Asymconf California is the second in the series and will expand in scope and intensity relative to the first event in Amsterdam. Attendees will be treated to an engaging, participatory experience. Using the case method to teach (and learn), we will look at the state, history and future of innovation as seen from a Californian perspective.
There will be four themes:
Being Back. How California came to disrupt and be disrupted.
It’s always sunny. Californians invented the concept of lifestyle. Did they also invent the concept of business style?
Going West. The role of frontiers (geographic, conceptual and societal) in the creation of wealth. Escaping the zero-sum trap.
North vs. South (California.) A modern civil war.
Distinguished guests will be invited to act as presenters and panel members.
The package includes 1080p HD video produced by Kevin Krautle. Multiple camera angles capture all the action. Great quality audio and hours of conversation. It’s even subtitled. Over 20 gigs of content.
But wait, there’s more. You also get Perspective stories, Audio Podcast and Transcripts all for the low, low price of $89.99. Over 20 Gigabytes of content.
I hope you enjoy it as much as we enjoyed producing it.
The first Asymconf was conducted on Friday, April 13th, 2012 in Amsterdam. Here are some statistics from the show:
155 registered participants and over 1000 participation hours
Over 500 tweets generated during the day (#asymconf)
Eight hours of conference executed on schedule
Three iPads used to facilitate: one as a whiteboard, one as a slide presenter and one as an interactive motion chart.
Seven video cameras used to capture over 1 terabyte of video data.
Four cases conducted with majority of time spent on audience participation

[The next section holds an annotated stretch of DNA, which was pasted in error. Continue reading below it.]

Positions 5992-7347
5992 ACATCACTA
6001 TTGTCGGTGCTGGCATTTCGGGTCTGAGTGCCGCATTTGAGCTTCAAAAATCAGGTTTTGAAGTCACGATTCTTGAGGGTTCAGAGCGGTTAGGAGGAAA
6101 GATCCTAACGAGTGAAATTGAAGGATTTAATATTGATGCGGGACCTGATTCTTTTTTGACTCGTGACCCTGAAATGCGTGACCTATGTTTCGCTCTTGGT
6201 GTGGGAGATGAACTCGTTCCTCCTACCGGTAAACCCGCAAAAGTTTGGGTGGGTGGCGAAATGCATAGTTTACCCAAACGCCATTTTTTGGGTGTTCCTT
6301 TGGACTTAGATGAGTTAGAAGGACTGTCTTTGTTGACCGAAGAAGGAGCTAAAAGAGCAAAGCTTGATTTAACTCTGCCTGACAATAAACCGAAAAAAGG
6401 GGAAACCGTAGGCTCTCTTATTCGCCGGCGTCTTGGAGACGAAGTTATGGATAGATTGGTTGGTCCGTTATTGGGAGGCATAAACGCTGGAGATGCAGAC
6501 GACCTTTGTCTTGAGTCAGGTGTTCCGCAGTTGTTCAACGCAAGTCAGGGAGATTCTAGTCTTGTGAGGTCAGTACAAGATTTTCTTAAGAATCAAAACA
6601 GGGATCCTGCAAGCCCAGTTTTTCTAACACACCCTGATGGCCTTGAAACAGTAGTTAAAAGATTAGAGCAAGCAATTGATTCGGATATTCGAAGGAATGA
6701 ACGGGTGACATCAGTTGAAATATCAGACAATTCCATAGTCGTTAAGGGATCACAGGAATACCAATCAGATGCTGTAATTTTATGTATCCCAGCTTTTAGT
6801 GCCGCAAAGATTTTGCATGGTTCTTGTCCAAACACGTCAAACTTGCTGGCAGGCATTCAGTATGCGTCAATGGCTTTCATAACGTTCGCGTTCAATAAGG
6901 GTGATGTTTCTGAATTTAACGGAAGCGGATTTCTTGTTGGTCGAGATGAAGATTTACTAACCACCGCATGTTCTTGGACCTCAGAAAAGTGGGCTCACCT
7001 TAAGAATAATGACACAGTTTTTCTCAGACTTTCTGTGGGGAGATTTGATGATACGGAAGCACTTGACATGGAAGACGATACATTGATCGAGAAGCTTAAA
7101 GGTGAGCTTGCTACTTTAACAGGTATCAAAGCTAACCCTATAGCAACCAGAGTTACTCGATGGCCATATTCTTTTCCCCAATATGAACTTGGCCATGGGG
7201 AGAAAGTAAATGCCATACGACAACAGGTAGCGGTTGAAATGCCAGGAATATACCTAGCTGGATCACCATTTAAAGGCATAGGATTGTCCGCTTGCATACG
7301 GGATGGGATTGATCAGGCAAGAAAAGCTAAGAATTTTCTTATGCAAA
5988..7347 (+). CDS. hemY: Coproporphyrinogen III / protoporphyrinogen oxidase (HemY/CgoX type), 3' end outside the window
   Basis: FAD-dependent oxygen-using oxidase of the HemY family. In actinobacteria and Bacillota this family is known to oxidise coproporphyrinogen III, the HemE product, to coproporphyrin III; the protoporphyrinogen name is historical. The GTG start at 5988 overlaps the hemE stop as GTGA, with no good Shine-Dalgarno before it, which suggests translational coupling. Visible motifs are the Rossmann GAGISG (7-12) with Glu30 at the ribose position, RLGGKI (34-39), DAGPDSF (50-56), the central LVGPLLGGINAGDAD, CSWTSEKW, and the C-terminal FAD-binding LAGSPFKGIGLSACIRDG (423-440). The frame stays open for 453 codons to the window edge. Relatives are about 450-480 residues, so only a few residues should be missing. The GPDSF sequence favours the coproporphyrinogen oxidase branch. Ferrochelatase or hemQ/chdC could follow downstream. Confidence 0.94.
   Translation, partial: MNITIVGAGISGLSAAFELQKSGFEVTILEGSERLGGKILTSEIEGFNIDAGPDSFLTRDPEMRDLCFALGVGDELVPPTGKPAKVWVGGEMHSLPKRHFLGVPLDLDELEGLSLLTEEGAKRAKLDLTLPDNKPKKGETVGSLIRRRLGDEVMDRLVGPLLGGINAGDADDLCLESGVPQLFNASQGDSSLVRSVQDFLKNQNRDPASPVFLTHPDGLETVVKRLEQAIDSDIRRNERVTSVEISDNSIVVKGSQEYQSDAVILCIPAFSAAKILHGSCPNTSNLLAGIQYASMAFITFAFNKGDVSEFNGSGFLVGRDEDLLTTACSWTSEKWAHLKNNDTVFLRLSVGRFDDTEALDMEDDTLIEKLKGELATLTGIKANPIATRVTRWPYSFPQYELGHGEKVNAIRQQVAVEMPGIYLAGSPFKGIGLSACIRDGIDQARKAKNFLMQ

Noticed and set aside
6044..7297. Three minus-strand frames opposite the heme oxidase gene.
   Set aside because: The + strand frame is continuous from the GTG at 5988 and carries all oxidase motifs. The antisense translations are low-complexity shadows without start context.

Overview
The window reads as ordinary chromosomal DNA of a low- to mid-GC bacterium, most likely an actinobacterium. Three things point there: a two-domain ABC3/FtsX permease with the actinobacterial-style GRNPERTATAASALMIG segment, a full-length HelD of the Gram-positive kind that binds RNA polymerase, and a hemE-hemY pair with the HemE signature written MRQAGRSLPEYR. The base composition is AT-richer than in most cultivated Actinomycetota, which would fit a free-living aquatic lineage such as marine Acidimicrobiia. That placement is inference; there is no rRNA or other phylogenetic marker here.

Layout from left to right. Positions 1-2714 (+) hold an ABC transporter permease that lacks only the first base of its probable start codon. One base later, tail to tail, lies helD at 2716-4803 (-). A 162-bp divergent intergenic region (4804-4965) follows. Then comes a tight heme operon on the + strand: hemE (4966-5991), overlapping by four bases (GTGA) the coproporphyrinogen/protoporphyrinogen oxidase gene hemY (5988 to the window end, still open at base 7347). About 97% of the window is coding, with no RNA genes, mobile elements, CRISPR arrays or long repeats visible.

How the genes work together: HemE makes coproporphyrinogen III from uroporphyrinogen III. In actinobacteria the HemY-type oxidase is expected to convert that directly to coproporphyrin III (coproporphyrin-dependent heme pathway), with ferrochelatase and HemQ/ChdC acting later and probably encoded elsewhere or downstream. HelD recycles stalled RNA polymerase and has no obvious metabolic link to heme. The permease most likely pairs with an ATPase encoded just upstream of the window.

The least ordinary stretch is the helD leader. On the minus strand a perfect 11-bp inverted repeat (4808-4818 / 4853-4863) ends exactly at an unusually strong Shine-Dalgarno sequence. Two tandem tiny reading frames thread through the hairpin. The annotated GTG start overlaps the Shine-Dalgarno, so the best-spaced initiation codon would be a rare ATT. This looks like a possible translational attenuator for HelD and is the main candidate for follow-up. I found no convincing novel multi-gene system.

Overall, feedback has been very positive. We will now edit the video to make it available for download. We will also analyze all aspects of the event to understand how it can be improved and post our findings.
We plan to hold Asymconf 2.0 in approximately six months somewhere on the West Coast of the US. We are already scouting for locations.
If you have photos or additional comments regarding the event that you’d like to share, please post them below.
At the end of 2011 Apple’s net property, plant and equipment (PP&E) was $7.8 billion. This reflects $12.34 billion gross PP&E net accumulated depreciation and amortization of $4.5 billion. The depreciation and amortization increased by a total of $533 million and the gross PP&E increased by only $572 million. I say “only” because in the previous quarter PP&E increased by $1.42 billion. If we assume that this growth is equivalent to capital expenditures for the quarter, it’s also a very small amount given the company’s stated intentions to spend $7.1 billion during the fiscal year.
Hiring products to do jobs for us is not a difficult cognitive leap to make. But can we extend the metaphor to “everything and everyone?” Aren’t there parts of the human experience that are outside the realm of the implied trade that hiring suggests?
The phenomenon we call business disruption could benefit from a different name. Although it signifies a disturbance or an interruption in an industry, it’s much more than that.
The nominal definition I work with is that disruption is the “transfer of wealth in an industry from dominant incumbents to disadvantaged entrants.” It’s a convenient definition because it’s brief, it puts the emphasis on economic value and because it alludes to a reversal of fortune and the implied extraordinariness.